Although some are born with a silver spoon in their mouth, growing up to inherit the family fortune; let’s not confuse success with what we might call a birthright. In fact, success is not altogether about fame and fortune, although some dictionaries include such in their definitions, the Free Dictionary offers the better definition noting “success” as being “the achievement of something desired, planned, or attempted”.
My son-in-law recently posted a quote to Facebook by the famed soccer player, Pele, who said, “Success is no accident. It is hard work, perseverance, learning, study, sacrifice, and most of all, love of what you are doing.” I think his is the better of the definitions I have read, and I am relatively sure many successful people would agree. People like Ralph Lauren, a college drop-out who worked for Brooks Brothers in New York City before rising to the top of the fashion world. I feel quite certain Starbucks CEO, Howard Schultz would side with Pele, he grew up in a housing project. Oprah Winfrey was born into abstract poverty but won a scholarship to Tennessee State University becoming the first African-American TV correspondent in the state at the age of 19. Then there is Texas native, Harold Simmons who grew up in a “shack” without plumbing or electricity. He managed to get accepted to the University of Texas where he earned a bachelor’s and masters in economics.
Each of these billionaires would be the first in line to tell you their success came at a price; hard work, perseverance, learning, study, sacrifice, and most of all, love of what you are doing. Although they wound up extremely wealthy, life didn’t start out that way. The road to success wasn’t a nicely paved expressway, not even a country road; it was more like a briar patch. Many met with failure along the way, Walt Disney, for example, was fired from the Kansas City Star because his editor felt he “lacked imagination and had no good ideas” – imagine that. Steven Spielberg was rejected by the University of Southern California School of Cinematic Arts multiple times; Colonel Harland David Sanders was fired from dozens of jobs before founding a fried chicken empire – KFC; and J.K. Rowling was a single mom living off welfare when she began writing the first “Harry Potter” novel. Needless to say, encouragement was in short supply, but hard work, perseverance, learning, study, sacrifice, and most of all, love of what they were doing, in the long run, paid off.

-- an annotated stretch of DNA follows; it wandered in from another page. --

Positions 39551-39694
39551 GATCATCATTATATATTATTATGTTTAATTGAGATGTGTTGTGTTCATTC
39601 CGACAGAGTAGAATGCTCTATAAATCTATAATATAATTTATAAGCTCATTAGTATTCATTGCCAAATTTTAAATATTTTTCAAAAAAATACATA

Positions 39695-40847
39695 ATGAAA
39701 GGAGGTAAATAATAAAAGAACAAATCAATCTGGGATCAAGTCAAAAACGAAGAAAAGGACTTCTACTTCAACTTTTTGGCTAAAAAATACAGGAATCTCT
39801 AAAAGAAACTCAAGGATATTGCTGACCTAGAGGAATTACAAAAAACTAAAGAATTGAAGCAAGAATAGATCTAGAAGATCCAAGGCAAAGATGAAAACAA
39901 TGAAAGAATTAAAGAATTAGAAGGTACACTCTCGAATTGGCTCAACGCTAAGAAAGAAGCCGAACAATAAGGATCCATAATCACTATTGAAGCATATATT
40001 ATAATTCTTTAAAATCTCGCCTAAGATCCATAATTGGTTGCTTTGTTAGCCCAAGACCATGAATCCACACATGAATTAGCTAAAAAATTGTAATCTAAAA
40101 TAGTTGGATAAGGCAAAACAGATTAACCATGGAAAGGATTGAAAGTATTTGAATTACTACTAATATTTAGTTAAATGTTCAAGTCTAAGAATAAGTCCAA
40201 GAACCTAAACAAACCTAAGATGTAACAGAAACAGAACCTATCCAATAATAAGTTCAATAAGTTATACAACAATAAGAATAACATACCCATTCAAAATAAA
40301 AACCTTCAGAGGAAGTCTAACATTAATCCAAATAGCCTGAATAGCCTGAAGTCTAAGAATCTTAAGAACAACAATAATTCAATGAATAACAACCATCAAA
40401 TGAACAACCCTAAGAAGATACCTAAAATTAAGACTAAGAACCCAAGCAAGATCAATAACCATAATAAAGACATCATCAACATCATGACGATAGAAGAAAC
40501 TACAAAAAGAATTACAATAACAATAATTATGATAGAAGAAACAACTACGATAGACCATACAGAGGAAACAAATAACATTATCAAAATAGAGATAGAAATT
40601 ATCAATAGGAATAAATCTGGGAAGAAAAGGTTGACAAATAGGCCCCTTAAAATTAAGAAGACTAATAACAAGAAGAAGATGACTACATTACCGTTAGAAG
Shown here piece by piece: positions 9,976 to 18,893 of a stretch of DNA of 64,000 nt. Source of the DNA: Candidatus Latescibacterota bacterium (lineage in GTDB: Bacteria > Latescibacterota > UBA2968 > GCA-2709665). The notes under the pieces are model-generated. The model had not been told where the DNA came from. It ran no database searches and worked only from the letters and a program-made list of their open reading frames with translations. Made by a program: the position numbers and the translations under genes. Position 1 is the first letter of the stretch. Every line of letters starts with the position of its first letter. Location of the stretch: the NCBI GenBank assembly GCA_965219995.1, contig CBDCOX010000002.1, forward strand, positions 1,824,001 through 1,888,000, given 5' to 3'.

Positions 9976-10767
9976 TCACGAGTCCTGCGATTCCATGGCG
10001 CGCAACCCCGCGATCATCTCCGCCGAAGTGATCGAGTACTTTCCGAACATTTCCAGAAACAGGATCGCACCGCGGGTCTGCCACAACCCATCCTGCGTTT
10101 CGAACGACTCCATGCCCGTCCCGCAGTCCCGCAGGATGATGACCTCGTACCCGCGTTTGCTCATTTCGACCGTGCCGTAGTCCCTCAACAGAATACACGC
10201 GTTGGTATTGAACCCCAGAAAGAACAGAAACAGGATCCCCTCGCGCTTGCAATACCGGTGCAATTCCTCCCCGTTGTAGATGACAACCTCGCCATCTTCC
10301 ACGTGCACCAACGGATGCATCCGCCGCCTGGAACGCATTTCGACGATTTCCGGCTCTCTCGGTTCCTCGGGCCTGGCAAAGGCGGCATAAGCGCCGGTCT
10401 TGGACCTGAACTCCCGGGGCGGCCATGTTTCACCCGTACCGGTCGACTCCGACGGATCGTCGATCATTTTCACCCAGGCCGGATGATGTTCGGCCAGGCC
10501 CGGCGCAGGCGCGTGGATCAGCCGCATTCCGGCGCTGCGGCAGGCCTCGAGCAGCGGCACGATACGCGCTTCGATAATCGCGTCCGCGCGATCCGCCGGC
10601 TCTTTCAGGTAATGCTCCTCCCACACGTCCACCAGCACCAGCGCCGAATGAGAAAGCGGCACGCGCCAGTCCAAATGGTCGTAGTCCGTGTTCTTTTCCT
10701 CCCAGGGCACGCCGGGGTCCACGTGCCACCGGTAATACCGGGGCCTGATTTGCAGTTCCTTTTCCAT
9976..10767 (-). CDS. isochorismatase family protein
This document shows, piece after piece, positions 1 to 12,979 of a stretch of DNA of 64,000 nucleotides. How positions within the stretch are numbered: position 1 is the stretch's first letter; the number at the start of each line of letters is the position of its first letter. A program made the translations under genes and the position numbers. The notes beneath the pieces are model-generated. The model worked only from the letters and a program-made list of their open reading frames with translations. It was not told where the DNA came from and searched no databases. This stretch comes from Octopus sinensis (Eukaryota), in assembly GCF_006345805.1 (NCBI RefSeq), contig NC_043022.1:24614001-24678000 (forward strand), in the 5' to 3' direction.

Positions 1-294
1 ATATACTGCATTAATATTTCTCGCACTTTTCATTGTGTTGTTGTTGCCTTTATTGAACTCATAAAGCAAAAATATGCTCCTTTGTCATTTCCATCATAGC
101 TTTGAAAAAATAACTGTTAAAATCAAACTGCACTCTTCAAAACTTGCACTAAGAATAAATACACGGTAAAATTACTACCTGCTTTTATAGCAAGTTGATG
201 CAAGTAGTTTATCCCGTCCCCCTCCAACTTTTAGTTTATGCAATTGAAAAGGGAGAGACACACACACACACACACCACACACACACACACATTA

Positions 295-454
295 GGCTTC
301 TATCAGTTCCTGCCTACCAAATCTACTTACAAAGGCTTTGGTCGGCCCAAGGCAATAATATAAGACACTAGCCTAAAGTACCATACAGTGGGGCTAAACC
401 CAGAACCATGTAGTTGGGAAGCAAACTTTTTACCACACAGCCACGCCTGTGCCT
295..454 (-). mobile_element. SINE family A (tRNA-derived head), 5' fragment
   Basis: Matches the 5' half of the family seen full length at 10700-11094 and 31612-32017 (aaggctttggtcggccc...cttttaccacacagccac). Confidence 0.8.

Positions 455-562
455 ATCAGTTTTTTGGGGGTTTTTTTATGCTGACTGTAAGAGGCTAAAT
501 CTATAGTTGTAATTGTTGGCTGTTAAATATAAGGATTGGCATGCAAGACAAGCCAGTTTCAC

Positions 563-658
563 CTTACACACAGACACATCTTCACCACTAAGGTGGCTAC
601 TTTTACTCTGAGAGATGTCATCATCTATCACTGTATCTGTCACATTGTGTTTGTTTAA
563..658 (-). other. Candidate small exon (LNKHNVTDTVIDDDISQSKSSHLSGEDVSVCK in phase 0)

I am not suggesting everyone will be a Thomas Edison, whose teacher told him he was “too stupid to learn anything” and was fired from his first two jobs, for not being suitably productive, nor are my thoughts to suggest a means to gain riches. What I am saying is if you have a dream of doing something you love to do, never wake up, but then too, don’t sleep it away either. Get up, get going, keep going; keep the dream fresh in your heart; be willing to work hard, persevere through the difficulties and setbacks, be a learner, study, and always be prepared to go against the current swimming upstream. As I see it, just to keep trying, to not give up is in its own right success, if to no one else but me; and should you elect to place God at the helm, you’ll have an ace in the hole.
The Business Insider http://www.businessinsider.com